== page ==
Tenka-ichi Exhibition of the Japanese Mirrors with Handle Collection

2018⋅05⋅05—07⋅15

 Opening 2018/05/12(Sat.) 15:00 pm

 

The history of bronze mirrors in Japan could be dated back to the Yayoi period (300B.C.-A.D.250), where bronze mirrors were continually brought into Japan from China. Much of the relics unearthed and bequeathed were from China, where the treasure house Shosoin Temple has quite a collection of such Chinese bronze mirrors. It was not until the 3rd century B.C. during the Kofun period (A.D.250-538) that the Japanese had started manufactured their own bronze mirrors to cope with the increasing domestic demand. Round in shape and imitative of the Chinese decorative patterns were of the early bronze mirrors, where the distinctive Japanese styles and characteristics were then gradually developed during the latter half of Heian period (A.D.794-1185), and hence the creation of Japanese bronze mirrors. Through the Kamakura and Muromachi periods and upon Edo period (1603-1868), metal casting technology in Japan had thrived and bloomed, where it had become the rising star of bronze mirror craftship in East Asian countries, replacing the prominence of Chinese mirrors from Han and Tang Dynasties.

 

Decorative motifs and embellishments engraved at the back of these japanese bronze mirrors have always been the appeal for antique collectors.About the origin of Tenka-ichi, some said it was a policy impelled by Oda Nobunaga, a powerful feudal lord whom is regarded as one of the three unifiers of Japan. The honorary title of Tenka-ichi(天下一), meaning ‘First under Heaven’ literally, was bestowed upon esteemed mirror casters as official recognition of their artistry, which had also become the drive for the craftspeople to keep on delivering such delicacies. Later on, it had become fashionable for mirror-makers that wish to flaunt their expertise to chase the characters of ‘天下一’ behind the mirrors, and with alongside their names, positions, and localities. From this collection of e-kagami, i.e. Japanese bronze mirrors with handles, one could closely appreciate the unique Japanese features, while taking a glance back into the Edo period through contemplating at the prevailing styles of folk mirror designs.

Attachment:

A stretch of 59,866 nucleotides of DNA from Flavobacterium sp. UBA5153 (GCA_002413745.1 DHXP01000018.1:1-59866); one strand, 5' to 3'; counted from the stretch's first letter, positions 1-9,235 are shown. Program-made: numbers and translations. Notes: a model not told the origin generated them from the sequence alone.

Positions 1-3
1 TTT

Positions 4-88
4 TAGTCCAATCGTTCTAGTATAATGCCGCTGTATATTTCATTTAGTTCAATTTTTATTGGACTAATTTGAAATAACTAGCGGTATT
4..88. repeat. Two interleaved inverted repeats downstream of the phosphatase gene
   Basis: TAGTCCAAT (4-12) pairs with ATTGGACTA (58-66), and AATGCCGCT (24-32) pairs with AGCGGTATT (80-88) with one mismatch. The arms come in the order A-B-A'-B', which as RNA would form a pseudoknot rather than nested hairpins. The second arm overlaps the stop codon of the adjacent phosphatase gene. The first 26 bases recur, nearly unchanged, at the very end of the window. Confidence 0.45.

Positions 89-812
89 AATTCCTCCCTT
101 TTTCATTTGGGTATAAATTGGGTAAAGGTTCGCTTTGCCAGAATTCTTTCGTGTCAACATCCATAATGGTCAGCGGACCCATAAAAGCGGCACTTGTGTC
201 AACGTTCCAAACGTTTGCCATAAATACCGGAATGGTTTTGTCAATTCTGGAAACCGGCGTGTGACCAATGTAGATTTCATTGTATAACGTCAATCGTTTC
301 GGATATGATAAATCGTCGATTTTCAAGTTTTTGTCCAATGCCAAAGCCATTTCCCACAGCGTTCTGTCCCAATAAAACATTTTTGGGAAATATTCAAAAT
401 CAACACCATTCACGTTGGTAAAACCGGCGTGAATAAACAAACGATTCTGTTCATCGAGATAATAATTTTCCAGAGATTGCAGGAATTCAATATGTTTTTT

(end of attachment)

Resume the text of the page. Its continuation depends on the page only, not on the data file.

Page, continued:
Courtesy of Simon FANG